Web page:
On the geographic pattern of mitochondrial DNA, Burbrink in 2001 suggested these species be divided into three species. He revived old scientific names and assigned new common words. These are:-
- Eastern ratsnake ( Pantherophis alleghaniensis)
- western rat snake (Pantherophis obsoletus)
- central rat snake (Pantherophis spiloloides)
Research work has indicated eastern rat snakes, and central rat snakes can interbreed.
3. Diet/Food Habits
Mostly they prefer rodents, chipmunks, and snakes as their food. It helps to control the resident rodent population. These black rat snakes are skillful hunters of small animals.
They can consume an entire clutch of Mallard eggs. It is observed that these snakes also eat frogs, juvenile rabbits, songbirds, opossums, and bird eggs.
These snakes are also known as good constrictors because they coil around the bodies of prey and break off their ability to breathe by blocking their airways. Even if they have mighty girth and giant body structures, they are not strong enough to coil around the human body.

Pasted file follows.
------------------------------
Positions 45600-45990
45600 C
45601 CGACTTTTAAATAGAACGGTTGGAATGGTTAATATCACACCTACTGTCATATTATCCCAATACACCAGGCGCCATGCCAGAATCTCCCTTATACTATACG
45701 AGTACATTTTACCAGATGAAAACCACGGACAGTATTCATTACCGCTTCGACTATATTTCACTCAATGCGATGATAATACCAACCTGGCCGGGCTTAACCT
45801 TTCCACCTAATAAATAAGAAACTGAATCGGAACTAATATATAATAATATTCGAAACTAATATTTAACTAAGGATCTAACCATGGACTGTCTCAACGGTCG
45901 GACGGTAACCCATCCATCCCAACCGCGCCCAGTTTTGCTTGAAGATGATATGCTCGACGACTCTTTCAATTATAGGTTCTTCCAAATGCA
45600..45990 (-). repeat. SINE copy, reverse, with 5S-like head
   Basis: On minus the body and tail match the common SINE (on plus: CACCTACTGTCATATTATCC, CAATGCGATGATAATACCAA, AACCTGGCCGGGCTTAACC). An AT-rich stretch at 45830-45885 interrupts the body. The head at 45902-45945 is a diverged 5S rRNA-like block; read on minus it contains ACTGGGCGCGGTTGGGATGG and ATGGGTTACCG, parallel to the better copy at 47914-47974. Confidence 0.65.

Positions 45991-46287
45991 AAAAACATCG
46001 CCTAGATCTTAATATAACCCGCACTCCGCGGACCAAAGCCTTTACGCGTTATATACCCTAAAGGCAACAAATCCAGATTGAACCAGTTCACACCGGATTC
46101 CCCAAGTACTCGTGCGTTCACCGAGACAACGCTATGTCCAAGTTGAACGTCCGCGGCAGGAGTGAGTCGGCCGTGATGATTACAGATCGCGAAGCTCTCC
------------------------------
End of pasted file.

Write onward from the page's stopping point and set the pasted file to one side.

4. Mating Process
Black rat snakes tend to wait for the females and fight with each other to be with them. The male snake wraps its tail around the female with its vents nearly touching.
The sex organ of the male snake is the hemipenis which he everts into the female sex organ called the cloaca. This process lasts for a few minutes to a few hours. After the mating occurs, they will go in separate ways. They mate in a specific season of the year, around May to late June.
Black rat snakes laid down their eggs around mid to late July. Female ones lay between 5-30 eggs. They are oviparous with a repeating reproductive cycle.